Why do we have cravings? What causes cravings and is there a way to stop them?
The question “why do we have cravings” is asked often by people who are trying to kick a food craving. But there’s a simple answer to why we have cravings, and it has to do with the brain’s rewards system.
So why do we have cravings? Keep reading to find out.
Why Do We Have Cravings?
So why do we have cravings? The seminal work in understanding cravings was done in monkeys. The monkey was set in front of a blank computer screen. Periodically, a colored shape would appear on the screen. The monkey’s job was to press a lever when this shape appeared, and it’d get a drop of grape juice (which the monkey loved).
When measuring activity in the monkey’s dopamine neurons, a predictable pattern appeared – when the monkey got a reward (R), its brain activity spiked, indicating pleasure:
After many iterations of this loop, the monkey got really good at pulling the lever and getting the grape juice. It was good at recognizing the cue, doing the routine of pulling the lever, and getting the reward of juice.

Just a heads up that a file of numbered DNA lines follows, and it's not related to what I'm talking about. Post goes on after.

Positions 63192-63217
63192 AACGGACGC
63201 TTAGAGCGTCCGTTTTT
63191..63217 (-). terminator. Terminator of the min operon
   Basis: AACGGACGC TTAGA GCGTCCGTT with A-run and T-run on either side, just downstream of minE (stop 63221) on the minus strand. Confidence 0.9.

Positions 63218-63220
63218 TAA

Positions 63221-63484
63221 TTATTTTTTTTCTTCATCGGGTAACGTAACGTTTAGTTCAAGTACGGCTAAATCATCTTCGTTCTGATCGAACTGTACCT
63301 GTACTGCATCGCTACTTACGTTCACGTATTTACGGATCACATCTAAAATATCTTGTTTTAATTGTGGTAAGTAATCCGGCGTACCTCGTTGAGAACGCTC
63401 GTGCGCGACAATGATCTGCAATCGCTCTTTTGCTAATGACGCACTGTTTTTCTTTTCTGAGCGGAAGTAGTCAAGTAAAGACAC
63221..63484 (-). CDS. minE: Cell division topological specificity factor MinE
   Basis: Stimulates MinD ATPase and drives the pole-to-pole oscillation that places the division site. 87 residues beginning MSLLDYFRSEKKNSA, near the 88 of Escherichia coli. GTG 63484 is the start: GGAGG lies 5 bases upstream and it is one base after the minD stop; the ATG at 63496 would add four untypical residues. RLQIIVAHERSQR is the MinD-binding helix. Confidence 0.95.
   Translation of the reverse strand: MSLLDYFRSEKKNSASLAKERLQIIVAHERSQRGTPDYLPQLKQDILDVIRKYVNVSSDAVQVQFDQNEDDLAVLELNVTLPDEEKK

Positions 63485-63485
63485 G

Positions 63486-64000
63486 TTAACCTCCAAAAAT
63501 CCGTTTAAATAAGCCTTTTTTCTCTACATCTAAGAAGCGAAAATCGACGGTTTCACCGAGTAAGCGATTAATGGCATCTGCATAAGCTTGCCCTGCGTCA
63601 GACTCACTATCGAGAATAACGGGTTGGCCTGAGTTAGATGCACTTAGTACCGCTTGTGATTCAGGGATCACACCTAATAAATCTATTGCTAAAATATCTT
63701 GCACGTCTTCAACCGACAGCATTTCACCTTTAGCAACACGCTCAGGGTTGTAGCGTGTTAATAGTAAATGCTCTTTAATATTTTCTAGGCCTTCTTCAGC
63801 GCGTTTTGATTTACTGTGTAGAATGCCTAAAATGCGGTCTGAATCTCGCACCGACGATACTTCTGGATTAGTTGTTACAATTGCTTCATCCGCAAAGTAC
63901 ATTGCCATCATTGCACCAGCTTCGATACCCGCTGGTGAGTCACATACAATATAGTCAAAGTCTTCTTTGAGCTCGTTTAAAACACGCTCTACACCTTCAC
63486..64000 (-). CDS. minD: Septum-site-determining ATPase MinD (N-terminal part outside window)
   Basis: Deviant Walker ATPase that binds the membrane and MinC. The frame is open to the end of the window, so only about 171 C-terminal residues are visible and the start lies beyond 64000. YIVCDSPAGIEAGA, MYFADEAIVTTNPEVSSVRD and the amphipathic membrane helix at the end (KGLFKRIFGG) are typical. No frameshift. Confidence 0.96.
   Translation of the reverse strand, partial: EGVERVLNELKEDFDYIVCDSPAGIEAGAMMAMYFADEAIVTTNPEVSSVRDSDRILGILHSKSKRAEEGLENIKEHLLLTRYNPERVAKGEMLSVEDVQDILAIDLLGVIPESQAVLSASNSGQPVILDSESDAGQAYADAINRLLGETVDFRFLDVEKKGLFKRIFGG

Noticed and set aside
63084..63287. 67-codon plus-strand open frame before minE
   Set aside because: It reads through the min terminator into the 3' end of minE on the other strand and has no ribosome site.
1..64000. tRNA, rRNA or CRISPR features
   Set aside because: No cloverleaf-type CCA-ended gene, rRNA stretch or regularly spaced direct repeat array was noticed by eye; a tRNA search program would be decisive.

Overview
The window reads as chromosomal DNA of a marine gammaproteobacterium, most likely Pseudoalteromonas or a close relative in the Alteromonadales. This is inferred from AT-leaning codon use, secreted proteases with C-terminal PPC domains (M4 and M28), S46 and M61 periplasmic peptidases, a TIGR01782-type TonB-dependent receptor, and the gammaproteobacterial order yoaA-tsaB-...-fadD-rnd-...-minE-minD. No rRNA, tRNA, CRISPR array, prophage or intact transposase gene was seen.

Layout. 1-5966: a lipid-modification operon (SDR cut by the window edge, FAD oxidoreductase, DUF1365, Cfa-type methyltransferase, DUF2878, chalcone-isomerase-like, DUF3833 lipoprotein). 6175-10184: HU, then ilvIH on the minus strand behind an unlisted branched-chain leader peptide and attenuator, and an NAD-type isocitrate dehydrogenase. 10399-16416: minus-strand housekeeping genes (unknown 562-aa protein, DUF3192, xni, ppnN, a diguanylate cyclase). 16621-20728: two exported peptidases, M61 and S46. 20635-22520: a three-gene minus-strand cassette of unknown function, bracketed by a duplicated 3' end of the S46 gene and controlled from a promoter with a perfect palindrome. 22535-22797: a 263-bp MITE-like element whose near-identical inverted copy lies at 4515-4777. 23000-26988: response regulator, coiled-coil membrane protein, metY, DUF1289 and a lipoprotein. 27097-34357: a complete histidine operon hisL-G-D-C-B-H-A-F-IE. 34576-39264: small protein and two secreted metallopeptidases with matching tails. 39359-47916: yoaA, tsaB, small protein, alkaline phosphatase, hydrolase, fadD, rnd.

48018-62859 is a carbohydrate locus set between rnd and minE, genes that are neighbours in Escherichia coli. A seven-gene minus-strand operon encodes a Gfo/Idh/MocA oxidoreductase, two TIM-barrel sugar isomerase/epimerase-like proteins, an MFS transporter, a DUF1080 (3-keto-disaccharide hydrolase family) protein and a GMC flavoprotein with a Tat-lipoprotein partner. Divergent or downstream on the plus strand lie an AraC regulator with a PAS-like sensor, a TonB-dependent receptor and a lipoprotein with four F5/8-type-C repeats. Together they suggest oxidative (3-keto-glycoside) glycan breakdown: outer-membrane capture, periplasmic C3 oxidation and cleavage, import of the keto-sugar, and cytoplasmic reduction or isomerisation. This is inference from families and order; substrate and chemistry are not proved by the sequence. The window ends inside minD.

But interestingly, over time, the monkey began anticipating the reward. The brain activity spiked when the cue appeared, well in advance of actually getting the reward:
Notice that the peak area of brain activity happens when the cue is sensed (CS). This is the craving that happens when you sense a cue. The activity no longer appears when getting the reward – in some senses, the brain is no longer pleasantly surprised at getting the reward, it just gets what is expected.
Finally, the scientist tried a different experiment – give the monkey the cue, activate the routine, but give it no reward. Below, you’ll see a spike of activity when the cue is sensed – anticipating the reward, but when no reward actually comes, the brain activity flatlines, indicating disappointment:
This is what happens when you get a cue (like smelling French fries), develop a craving, but end up not satisfying the craving. (Biologically, this serves the purpose of giving negative feedback to the behavioral circuit – if you sense a cue and execute a behavior and don’t get the reward, then maybe in the future you shouldn’t execute the behavior again.)
The spike in activity when you sense a cue is the craving. This craving, this eager anticipation of the reward, kicks your habit into gear – you execute the routine, without even thinking hard about it, so you can get that sweet reward at the end.
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